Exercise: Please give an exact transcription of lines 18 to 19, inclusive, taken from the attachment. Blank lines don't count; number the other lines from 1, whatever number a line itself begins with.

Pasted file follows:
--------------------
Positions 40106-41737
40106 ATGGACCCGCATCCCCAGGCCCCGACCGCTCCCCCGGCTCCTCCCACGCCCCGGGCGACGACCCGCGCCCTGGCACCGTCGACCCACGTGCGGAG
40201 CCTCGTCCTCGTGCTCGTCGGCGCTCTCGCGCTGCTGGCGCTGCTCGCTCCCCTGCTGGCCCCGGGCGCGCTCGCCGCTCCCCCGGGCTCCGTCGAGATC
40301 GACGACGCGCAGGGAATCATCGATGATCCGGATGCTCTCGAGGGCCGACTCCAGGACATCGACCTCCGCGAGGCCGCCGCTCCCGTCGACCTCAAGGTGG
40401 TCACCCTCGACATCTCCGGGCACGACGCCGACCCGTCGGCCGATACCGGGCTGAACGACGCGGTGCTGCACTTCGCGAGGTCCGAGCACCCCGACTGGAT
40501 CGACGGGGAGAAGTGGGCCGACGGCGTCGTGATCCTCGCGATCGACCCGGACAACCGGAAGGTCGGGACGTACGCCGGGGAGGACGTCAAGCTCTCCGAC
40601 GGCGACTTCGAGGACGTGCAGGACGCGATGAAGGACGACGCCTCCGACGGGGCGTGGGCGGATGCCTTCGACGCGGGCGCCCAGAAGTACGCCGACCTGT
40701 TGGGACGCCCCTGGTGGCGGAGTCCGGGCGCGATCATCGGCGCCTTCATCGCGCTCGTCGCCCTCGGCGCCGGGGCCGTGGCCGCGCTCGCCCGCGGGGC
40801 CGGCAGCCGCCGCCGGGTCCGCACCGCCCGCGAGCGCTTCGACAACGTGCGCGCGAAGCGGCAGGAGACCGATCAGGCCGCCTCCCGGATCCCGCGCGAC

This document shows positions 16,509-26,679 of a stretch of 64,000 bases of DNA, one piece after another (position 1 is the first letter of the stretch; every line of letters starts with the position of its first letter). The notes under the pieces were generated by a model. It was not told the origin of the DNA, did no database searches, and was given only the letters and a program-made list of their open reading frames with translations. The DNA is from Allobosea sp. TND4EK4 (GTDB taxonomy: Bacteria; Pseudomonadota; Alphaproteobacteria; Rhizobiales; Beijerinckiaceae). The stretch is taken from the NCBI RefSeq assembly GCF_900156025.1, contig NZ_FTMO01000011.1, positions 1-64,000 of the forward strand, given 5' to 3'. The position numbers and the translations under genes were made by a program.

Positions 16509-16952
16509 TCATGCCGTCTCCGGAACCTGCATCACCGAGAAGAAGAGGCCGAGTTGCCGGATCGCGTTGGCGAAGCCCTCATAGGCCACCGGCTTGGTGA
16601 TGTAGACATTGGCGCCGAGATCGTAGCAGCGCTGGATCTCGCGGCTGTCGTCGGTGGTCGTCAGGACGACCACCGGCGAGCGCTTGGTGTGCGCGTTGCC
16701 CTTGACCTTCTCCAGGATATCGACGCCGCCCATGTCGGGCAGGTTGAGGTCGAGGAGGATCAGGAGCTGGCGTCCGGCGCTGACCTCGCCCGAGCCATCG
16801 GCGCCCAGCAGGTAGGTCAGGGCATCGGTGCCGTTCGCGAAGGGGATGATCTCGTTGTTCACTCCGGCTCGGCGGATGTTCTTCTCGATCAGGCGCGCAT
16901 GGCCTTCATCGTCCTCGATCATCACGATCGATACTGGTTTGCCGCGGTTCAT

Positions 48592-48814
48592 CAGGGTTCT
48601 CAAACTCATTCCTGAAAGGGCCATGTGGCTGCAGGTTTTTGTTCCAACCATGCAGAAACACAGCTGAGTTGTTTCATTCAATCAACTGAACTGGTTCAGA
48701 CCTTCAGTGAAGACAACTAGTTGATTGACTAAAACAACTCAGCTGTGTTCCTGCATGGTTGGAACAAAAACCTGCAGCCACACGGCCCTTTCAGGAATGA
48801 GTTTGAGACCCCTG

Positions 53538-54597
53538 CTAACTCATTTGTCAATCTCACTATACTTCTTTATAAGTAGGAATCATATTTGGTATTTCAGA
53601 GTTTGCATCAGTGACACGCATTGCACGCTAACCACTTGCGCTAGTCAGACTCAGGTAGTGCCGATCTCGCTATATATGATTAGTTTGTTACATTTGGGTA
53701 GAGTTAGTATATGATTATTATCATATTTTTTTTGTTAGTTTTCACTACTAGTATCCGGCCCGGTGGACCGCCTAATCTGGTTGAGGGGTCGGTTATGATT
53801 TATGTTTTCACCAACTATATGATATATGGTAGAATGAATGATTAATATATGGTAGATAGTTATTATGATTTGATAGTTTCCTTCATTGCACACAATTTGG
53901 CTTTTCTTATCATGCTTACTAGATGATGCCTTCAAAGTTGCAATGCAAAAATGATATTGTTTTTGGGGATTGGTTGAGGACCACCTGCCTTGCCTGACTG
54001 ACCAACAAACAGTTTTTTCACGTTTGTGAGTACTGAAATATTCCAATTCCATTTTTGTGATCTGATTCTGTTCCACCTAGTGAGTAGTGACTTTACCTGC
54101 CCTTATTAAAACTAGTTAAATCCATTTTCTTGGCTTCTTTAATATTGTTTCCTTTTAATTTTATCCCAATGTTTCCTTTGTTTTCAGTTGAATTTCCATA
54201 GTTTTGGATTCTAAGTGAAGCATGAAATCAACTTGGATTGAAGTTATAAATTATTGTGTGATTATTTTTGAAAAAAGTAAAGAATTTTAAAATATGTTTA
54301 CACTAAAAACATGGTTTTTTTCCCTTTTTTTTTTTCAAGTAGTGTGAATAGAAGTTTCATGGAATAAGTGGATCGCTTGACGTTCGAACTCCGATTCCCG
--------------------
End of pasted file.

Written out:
48592 CAGGGTTCT
48601 CAAACTCATTCCTGAAAGGGCCATGTGGCTGCAGGTTTTTGTTCCAACCATGCAGAAACACAGCTGAGTTGTTTCATTCAATCAACTGAACTGGTTCAGA